Unusual weather pattern with long dry spells in the rainy season and lack of preparedness on the part of government were to blame for the outbreak
Unusual monsoon made dengue unmanageable:experts
Every year, as the monsoon begins to wane, it stirs up an old scourge: dengue fever. But what has startled the country and public health experts this time is the timing when cases of dengue fever began to appear and the rate at which the illness swept the country.
“Usually, the monsoon lasts from June to September and we see a surge in dengue cases around October. The number of cases starts declining as soon as humidity and mercury dip in November,” says Atul Gogia, an internal medicine specialist at Sir Ganga Ram Hospital in New Delhi. But this year, dengue season began much earlier, in July, and peaked by the end of August. Certain pockets in the country also reported the breakbone fever as early as January.
A longer-than-usual dengue season ensured an unusually high number of dengue cases.
What made the yearly scourge so virulent and unmanageable this time?
Monsoon with dry spells
The unusual susceptibility of the country this time is due to an unusual monsoon, which was characterised by intense wet spells followed by long dry spells, explains A C Dhariwal, director of the National Vector Borne Disease Control Programme. This created favourable breeding conditions for Aedis aegypti and Aedis albopictus, the two mosquito species that transmit dengue virus.
The National Capital Region (NCR), which is worst-hit by the illness, received almost the normal rainfall this year (with three per cent deficit till September 20), but it was not uniform across the season. The region has not received any rain since the third week of August. Long dry spells in the rainy season resulted in a hot and humid condition, suitable for the growth of mosquito larvae. This year, even though the monsoon became weak in the ncr in late August, humidity continued to stay above 60 per cent and the maximum temperature hovered around 39°C to 40°C, which is 5-6°C higher than the normal temperature for the period. Besides, explains Dhariwal, when rainfall distribution is uniform, rainwater flushes away stagnant puddles preferred for breeding by mosquitoes. But this year, freshwater remained accumulated in places like tyres and pots, allowing the dengue larvae to grow. This has been the case in most parts of the country this year.
Studies conducted in other tropical countries corroborate this observation.
A study that analysed 23 years of Mexico’s weather data shows that the risk of dengue is almost zero at temperatures below 5°C and modest between 5°C and 18°C. The risk increases as temperature rises above 20°C; and declines beyond 32°C as adult mosquitoes gradually die above 36°C. The researchers also found a link between dengue and rainfall pattern. Risk of dengue increases as precipitation rises to about 550 mm, beyond which the risk declines. This is due to the creation of rain-filled breeding sites, the researchers noted in journal plos Neglected Tropical Diseases in 2013. The risk declined at high levels of rainfall, which may be due to washing out of such breeding sites, conclude the authors.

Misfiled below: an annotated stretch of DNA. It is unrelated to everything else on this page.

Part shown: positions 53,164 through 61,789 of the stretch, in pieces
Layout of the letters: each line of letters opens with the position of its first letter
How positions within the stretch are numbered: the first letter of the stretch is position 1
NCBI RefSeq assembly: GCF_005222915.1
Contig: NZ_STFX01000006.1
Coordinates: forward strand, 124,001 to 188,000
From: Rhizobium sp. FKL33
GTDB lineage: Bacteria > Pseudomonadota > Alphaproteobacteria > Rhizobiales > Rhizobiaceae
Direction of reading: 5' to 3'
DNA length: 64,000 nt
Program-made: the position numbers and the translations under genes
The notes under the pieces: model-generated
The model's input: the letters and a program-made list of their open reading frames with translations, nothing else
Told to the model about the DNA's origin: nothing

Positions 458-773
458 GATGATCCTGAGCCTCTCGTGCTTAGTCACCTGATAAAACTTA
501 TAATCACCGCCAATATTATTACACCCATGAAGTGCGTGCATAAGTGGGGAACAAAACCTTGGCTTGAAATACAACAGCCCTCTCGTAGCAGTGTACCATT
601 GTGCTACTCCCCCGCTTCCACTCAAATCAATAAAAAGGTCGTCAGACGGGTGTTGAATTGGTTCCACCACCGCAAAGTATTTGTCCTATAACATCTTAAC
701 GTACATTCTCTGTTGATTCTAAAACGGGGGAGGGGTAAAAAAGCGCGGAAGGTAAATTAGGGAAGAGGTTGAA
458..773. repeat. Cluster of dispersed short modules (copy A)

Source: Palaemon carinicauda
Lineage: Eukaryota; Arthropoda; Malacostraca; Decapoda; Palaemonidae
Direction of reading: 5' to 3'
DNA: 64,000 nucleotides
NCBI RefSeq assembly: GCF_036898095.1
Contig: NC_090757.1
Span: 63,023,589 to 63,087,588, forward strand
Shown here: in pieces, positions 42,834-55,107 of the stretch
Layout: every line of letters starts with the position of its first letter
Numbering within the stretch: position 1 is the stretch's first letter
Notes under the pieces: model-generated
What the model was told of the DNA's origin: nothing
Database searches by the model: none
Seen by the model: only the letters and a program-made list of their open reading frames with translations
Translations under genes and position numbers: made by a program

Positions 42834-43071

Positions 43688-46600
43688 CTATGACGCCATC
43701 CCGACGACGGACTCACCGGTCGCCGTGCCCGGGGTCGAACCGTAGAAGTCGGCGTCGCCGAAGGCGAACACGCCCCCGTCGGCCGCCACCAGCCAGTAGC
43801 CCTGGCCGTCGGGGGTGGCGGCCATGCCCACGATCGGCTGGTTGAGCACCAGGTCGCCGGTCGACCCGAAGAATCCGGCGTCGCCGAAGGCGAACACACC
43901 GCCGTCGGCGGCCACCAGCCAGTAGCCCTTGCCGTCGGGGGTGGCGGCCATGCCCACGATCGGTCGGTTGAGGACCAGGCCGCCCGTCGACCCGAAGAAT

Another study in 2013 led by A Manoharan of Christian Medical College, Vellore, however, shows that in states like Tamil Nadu where temperatures are conducive for vector proliferation throughout the year, high incidences of dengue are reported in years that receive poor rainfall as well as in years of excess rainfall. Chennai experienced high incidences of dengue during the monsoons of 2001 and 2005 when it received excess rainfall.
In 2003, it experienced poor rainfall, yet reported high incidence of dengue. The study was published in Indian Journal of Medical Microbiology.
While the researchers of the Tamil Nadu study say climatic factors in isolation cannot dictate rate of dengue incidence, others point at a unique character of the dengue virus: it is the master of adaptation and knows exactly how to fool the human immune system.
Too many types made dengue virulent
As of now, the scientific community is aware of four varieties or serotypes of dengue virus—Type 1, (denv1), Type 2 (denv2), Type 3 (denv3) and Type 4 (denv4). “Each serotype has a different bearing on transmission and fatality of the disease,” says Dhariwal. But an analysis of historical data reveals that the virus transmits at a faster pace and becomes virulent when multiple serotypes are in circulation. This is exactly how the dengue virus succeeded in causing isolated outbreaks across India this year.
Usually, when the virus enters the blood stream, the human immune system triggers the release of antibodies that are effective in halting its entry. But different serotypes are largely similar in their genetic make-up and have very similar antigens. So, after thwarting infection by one serotype, if another serotype enters the bloodstream, the body fails to recognise it as a foreign body. This helps the virus give the human immune system a slip and spread the infection, according to a research published in plos Pathogens in January 30, 2015.
This year, Delhi has seen a predominance of Type 2 and Type 4 dengue viruses, which together are responsible for a high rate of transmission of the disease, says Dhariwal.
It has also been observed that anyone who survives an infection by one of the four serotypes gains lifelong immunity from it. To evade this, there is an observed pattern of yearly shift in predominance of the virus serotypes in different regions across the country, he adds.
According to a theory doing the rounds in the media, the dengue virus might have undergone mutation this year. A newspaper article reported that researchers at aiims in Delhi suspect the prevalence of a new strain through its analyses of 50 samples. While aiims was expected to submit its final findings to the Union Ministry of Health and Family Welfare by September 18, no announcement was made regarding the findings till the time the magazine went to press.